India’s top court today agreed to examine the constitutional validity of the prevailing practices of polygamy and 'nikahhalala' among Muslims and asked the government and the Law Commission to give their view on the issues.
A Supreme Court bench, headed by Chief Justice Dipak Misra, considered the submission that the previous five-judge constitution bench had, in its landmark verdict in August last year banned instant triple talaq and kept open the issue of polygamy and 'nikahhalala' while quashing triple talaq-e-biddat, reports our New Delhi correspondent.
Today, the bench, which also comprises Justices AM Khanwilkar and DY Chandrachud, said a fresh five-judge constitution bench would be set up to deal with the constitutionality of 'nikahhalala' and polygamy.
Polygamy allows a Muslim man to have four wives while 'nikahhalala' deals with the process in which a Muslim woman has to marry another person and get divorced from him before being allowed to marry her divorcee husband again.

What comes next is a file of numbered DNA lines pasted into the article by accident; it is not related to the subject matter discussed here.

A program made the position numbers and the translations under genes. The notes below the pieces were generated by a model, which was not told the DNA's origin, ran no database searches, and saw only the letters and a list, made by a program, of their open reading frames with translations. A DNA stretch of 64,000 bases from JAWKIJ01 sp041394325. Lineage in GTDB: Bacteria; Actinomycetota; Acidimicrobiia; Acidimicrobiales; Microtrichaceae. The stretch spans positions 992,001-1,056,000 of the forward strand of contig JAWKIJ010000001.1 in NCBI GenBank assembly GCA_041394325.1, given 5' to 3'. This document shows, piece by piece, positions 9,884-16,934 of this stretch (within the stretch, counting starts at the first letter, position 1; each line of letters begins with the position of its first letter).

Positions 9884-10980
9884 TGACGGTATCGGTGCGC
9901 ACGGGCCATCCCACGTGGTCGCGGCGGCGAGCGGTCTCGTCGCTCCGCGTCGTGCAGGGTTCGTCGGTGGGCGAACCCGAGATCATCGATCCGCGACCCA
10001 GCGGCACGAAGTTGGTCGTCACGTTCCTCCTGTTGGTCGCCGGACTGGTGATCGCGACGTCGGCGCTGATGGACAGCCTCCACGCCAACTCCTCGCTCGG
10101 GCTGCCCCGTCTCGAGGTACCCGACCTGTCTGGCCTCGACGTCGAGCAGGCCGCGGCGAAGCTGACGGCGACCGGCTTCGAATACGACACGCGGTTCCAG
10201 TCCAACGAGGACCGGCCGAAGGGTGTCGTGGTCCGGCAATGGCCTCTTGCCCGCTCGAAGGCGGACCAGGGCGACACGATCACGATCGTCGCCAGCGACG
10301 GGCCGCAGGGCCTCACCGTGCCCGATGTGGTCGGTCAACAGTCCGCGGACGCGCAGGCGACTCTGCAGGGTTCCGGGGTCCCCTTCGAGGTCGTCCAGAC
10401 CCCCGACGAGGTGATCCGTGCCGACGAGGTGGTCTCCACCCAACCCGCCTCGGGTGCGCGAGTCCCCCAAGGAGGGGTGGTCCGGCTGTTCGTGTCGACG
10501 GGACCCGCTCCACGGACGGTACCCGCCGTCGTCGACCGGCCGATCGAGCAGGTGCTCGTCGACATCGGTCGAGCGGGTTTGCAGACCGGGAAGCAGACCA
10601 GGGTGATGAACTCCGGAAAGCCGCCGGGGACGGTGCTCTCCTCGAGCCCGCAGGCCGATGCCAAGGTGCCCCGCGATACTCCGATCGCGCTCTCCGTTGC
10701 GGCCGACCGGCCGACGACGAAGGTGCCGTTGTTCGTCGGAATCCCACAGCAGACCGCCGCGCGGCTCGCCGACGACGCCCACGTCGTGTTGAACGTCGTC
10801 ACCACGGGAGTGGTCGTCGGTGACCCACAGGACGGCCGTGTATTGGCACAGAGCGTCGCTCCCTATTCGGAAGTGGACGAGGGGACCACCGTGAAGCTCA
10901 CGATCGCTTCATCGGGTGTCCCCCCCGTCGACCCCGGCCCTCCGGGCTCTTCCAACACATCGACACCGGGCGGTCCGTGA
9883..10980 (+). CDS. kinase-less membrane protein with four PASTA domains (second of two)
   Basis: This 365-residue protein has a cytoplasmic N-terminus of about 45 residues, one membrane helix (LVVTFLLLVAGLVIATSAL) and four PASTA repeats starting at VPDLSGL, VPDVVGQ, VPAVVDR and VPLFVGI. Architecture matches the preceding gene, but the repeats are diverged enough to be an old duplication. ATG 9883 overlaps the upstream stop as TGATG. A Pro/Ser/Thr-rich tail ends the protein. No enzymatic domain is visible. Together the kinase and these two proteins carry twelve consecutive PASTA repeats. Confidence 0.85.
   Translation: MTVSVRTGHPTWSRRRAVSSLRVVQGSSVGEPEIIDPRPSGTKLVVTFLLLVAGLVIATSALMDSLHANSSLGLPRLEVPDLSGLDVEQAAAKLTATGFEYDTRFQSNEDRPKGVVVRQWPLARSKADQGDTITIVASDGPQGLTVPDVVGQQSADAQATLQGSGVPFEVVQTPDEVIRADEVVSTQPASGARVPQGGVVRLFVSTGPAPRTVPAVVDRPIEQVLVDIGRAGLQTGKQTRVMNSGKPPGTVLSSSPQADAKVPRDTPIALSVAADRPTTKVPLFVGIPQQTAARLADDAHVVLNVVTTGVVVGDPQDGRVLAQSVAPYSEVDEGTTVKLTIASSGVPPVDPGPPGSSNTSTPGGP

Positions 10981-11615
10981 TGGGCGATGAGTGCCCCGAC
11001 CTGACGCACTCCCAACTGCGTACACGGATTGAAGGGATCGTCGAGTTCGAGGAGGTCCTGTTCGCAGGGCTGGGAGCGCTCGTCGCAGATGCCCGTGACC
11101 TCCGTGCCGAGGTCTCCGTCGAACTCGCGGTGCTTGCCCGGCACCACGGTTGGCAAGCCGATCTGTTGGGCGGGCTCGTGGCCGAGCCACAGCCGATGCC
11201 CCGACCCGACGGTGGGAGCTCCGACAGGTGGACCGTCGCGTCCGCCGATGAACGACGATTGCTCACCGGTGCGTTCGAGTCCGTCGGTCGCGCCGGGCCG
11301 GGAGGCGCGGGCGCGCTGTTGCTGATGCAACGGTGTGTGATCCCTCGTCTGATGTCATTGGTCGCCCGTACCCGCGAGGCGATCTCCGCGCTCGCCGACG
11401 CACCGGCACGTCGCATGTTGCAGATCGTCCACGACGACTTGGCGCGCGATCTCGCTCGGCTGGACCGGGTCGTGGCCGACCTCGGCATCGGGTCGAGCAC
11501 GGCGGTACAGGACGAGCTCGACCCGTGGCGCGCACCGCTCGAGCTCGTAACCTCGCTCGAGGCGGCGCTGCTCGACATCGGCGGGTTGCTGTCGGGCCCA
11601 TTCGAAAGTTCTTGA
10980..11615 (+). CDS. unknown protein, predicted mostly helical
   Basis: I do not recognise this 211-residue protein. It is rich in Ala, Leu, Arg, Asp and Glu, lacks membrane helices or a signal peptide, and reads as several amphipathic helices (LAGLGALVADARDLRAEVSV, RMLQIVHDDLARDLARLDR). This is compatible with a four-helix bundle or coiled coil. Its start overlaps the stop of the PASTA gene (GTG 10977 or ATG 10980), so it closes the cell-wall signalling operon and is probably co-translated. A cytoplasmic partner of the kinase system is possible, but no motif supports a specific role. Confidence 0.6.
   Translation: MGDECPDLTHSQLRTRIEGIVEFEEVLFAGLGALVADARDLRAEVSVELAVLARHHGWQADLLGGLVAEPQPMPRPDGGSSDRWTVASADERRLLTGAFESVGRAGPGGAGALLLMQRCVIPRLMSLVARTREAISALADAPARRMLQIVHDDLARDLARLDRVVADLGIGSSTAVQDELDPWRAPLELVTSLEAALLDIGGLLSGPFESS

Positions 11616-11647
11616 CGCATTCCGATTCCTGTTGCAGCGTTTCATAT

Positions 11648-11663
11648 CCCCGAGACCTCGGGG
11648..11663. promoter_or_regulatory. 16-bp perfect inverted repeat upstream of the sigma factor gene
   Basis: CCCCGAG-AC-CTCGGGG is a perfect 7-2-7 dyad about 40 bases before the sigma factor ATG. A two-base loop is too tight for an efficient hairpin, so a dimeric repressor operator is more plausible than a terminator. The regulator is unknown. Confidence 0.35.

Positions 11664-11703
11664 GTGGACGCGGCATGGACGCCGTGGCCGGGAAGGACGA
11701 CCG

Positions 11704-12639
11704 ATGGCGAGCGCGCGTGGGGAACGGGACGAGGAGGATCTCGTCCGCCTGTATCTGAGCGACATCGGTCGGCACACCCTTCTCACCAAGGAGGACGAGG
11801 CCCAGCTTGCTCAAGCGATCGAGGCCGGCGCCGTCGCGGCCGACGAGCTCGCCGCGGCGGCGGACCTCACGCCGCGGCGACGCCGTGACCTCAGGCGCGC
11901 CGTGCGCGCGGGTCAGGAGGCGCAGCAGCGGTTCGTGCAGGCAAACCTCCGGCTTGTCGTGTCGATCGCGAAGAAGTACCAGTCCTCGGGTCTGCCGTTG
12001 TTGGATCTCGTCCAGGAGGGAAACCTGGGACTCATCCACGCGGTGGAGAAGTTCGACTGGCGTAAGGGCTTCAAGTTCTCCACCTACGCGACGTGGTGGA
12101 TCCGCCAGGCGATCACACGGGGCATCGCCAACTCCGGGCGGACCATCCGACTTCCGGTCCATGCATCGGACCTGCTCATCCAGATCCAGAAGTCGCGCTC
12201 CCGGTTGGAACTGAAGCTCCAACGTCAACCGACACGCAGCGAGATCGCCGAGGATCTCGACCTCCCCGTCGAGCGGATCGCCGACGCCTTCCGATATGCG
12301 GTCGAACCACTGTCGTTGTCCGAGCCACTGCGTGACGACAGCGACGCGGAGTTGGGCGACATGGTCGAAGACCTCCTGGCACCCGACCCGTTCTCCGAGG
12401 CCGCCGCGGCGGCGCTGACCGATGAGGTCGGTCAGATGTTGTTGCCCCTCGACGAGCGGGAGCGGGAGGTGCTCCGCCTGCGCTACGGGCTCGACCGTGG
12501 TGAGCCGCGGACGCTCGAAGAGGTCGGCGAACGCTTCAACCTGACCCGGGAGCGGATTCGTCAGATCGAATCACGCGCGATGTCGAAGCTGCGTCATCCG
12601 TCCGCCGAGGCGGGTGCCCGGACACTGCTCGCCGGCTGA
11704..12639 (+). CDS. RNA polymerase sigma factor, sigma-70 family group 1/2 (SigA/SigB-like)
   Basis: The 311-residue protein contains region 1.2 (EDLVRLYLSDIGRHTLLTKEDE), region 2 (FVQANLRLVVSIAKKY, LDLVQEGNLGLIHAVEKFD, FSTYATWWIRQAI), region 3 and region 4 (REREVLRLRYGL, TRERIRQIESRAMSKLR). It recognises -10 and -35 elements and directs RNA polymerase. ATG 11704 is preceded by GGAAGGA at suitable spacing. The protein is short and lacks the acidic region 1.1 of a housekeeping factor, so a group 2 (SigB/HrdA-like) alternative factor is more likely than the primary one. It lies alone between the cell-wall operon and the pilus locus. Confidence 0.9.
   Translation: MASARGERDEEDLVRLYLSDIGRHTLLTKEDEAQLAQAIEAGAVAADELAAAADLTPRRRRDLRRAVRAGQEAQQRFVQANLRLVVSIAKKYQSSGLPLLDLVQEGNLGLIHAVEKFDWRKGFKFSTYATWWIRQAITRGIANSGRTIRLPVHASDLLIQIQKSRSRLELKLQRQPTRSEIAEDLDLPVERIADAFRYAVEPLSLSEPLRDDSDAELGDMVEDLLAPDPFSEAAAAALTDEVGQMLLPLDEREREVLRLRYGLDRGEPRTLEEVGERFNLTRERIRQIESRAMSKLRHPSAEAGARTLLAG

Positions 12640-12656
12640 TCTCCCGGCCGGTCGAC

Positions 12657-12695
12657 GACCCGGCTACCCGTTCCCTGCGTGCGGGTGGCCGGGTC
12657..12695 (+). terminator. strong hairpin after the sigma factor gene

One petitioner, a lawyer, has argued that while Muslim personal law allows a man to have multiple wives by way of the temporary marriages, the same permission is not extended to women and therefore the law violates the fundamental rights of Muslim women.
In a historic ruling in August last year, the five-member bench of the apex court, by a majority of 3:2, had held instant triple talaq as unconstitutional.
The bench was hearing at least three petitions challenging the practices on various grounds including that they violate the right to equality and gender justice.
The apex court today noted that the five-judge bench which examined instant triple talaq and pronounced their order in August last year had kept open the issues of polygamy and 'nikahhalala'.